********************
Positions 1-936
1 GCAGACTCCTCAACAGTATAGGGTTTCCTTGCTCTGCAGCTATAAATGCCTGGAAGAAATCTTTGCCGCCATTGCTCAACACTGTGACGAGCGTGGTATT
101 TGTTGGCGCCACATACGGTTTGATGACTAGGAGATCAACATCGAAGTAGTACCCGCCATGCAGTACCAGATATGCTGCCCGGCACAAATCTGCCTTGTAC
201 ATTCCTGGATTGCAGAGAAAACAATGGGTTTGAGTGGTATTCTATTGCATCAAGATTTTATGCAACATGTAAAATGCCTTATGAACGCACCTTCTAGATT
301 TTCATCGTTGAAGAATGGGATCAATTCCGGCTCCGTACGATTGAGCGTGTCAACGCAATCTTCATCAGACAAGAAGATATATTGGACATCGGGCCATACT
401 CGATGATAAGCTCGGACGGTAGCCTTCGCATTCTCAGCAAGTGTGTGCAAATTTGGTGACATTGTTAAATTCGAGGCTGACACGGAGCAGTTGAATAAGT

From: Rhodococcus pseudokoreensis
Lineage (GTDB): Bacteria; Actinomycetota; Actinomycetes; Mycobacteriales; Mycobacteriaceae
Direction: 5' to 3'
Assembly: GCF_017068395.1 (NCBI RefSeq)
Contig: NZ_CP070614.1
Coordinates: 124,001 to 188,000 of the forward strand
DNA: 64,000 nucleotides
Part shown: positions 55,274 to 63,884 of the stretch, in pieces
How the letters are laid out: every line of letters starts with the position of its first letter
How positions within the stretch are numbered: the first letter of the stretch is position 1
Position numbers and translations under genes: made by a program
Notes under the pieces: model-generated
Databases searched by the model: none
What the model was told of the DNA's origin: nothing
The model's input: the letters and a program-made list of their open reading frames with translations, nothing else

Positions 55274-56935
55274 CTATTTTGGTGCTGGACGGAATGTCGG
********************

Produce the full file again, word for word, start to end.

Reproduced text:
Positions 1-936
1 GCAGACTCCTCAACAGTATAGGGTTTCCTTGCTCTGCAGCTATAAATGCCTGGAAGAAATCTTTGCCGCCATTGCTCAACACTGTGACGAGCGTGGTATT
101 TGTTGGCGCCACATACGGTTTGATGACTAGGAGATCAACATCGAAGTAGTACCCGCCATGCAGTACCAGATATGCTGCCCGGCACAAATCTGCCTTGTAC
201 ATTCCTGGATTGCAGAGAAAACAATGGGTTTGAGTGGTATTCTATTGCATCAAGATTTTATGCAACATGTAAAATGCCTTATGAACGCACCTTCTAGATT
301 TTCATCGTTGAAGAATGGGATCAATTCCGGCTCCGTACGATTGAGCGTGTCAACGCAATCTTCATCAGACAAGAAGATATATTGGACATCGGGCCATACT
401 CGATGATAAGCTCGGACGGTAGCCTTCGCATTCTCAGCAAGTGTGTGCAAATTTGGTGACATTGTTAAATTCGAGGCTGACACGGAGCAGTTGAATAAGT

From: Rhodococcus pseudokoreensis
Lineage (GTDB): Bacteria; Actinomycetota; Actinomycetes; Mycobacteriales; Mycobacteriaceae
Direction: 5' to 3'
Assembly: GCF_017068395.1 (NCBI RefSeq)
Contig: NZ_CP070614.1
Coordinates: 124,001 to 188,000 of the forward strand
DNA: 64,000 nucleotides
Part shown: positions 55,274 to 63,884 of the stretch, in pieces
How the letters are laid out: every line of letters starts with the position of its first letter
How positions within the stretch are numbered: the first letter of the stretch is position 1
Position numbers and translations under genes: made by a program
Notes under the pieces: model-generated
Databases searched by the model: none
What the model was told of the DNA's origin: nothing
The model's input: the letters and a program-made list of their open reading frames with translations, nothing else

Positions 55274-56935
55274 CTATTTTGGTGCTGGACGGAATGTCGG